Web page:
In this chapter I will discuss exactly how anti-depressant medications work (supposedly) because even what we think we know as facts about the chemistry of the brain is being turned on its head more and more as time goes by. We used to think that it was a FACT that neurotransmitters are created and remain within our brains. We now know, that a large proportion of these neurotransmitters are created and can be found in the stomach and this has implications for a range of things to do with what we eat and drink as well as other medications we take such as anti-biotics. So, let us begin there shall we?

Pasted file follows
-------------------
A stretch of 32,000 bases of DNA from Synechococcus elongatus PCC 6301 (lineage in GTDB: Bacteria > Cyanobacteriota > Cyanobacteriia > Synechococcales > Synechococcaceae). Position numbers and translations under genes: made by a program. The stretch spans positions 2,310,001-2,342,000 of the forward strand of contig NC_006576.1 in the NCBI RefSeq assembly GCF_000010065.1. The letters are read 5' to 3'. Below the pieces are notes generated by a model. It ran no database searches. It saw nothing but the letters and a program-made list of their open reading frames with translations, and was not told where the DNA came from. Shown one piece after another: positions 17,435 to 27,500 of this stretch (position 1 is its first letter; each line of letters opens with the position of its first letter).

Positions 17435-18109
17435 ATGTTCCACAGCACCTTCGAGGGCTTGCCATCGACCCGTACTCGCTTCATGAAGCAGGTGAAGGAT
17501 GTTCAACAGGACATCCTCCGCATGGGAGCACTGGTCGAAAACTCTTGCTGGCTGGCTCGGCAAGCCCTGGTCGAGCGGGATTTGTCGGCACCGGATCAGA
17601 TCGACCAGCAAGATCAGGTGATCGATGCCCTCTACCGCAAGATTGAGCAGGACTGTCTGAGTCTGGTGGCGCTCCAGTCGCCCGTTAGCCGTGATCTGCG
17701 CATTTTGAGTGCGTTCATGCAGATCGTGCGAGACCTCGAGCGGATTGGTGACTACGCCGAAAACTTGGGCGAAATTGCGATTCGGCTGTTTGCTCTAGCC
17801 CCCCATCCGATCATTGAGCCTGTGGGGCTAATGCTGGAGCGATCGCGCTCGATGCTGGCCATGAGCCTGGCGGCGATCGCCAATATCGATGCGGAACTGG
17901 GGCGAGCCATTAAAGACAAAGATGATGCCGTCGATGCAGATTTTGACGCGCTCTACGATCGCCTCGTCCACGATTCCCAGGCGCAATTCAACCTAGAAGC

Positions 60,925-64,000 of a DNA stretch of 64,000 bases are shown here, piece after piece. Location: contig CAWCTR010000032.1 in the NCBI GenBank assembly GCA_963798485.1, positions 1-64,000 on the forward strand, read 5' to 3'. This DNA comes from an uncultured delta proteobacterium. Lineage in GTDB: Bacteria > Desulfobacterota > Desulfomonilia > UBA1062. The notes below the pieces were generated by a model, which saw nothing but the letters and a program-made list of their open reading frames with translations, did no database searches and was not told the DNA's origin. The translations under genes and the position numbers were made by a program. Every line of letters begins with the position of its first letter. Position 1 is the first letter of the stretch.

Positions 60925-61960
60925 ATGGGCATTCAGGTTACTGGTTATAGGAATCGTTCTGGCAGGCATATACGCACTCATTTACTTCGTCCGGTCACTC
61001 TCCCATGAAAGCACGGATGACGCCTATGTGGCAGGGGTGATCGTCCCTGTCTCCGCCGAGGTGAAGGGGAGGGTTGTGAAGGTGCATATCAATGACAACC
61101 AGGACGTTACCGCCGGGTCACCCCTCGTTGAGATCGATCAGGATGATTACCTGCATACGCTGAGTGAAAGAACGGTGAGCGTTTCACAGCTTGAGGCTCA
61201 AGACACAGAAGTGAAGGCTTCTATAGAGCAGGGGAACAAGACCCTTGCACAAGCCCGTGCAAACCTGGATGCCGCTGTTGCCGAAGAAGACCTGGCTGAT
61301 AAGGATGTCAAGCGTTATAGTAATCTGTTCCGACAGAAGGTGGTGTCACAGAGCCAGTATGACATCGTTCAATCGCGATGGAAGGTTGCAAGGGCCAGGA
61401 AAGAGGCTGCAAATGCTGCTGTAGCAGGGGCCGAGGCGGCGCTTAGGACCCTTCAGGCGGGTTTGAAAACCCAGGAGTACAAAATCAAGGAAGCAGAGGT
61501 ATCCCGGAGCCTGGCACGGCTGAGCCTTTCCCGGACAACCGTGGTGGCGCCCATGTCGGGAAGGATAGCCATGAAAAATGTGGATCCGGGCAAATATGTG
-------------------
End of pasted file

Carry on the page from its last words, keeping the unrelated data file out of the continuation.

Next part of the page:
It came as quite a surprise to me only recently whilst reading Dr.David Perlmutter’s brilliant books “Grain Brain” and “Brain Maker” to learn that anyone who has had to take antibiotics for a period of time may have lowered levels of serotonin due to the fact that antibiotics as we all know destroy good and bad bacteria in the gut, however, as it turns out, anti-biotics are also destroying and preventing the creation of serotonin in our stomachs as well.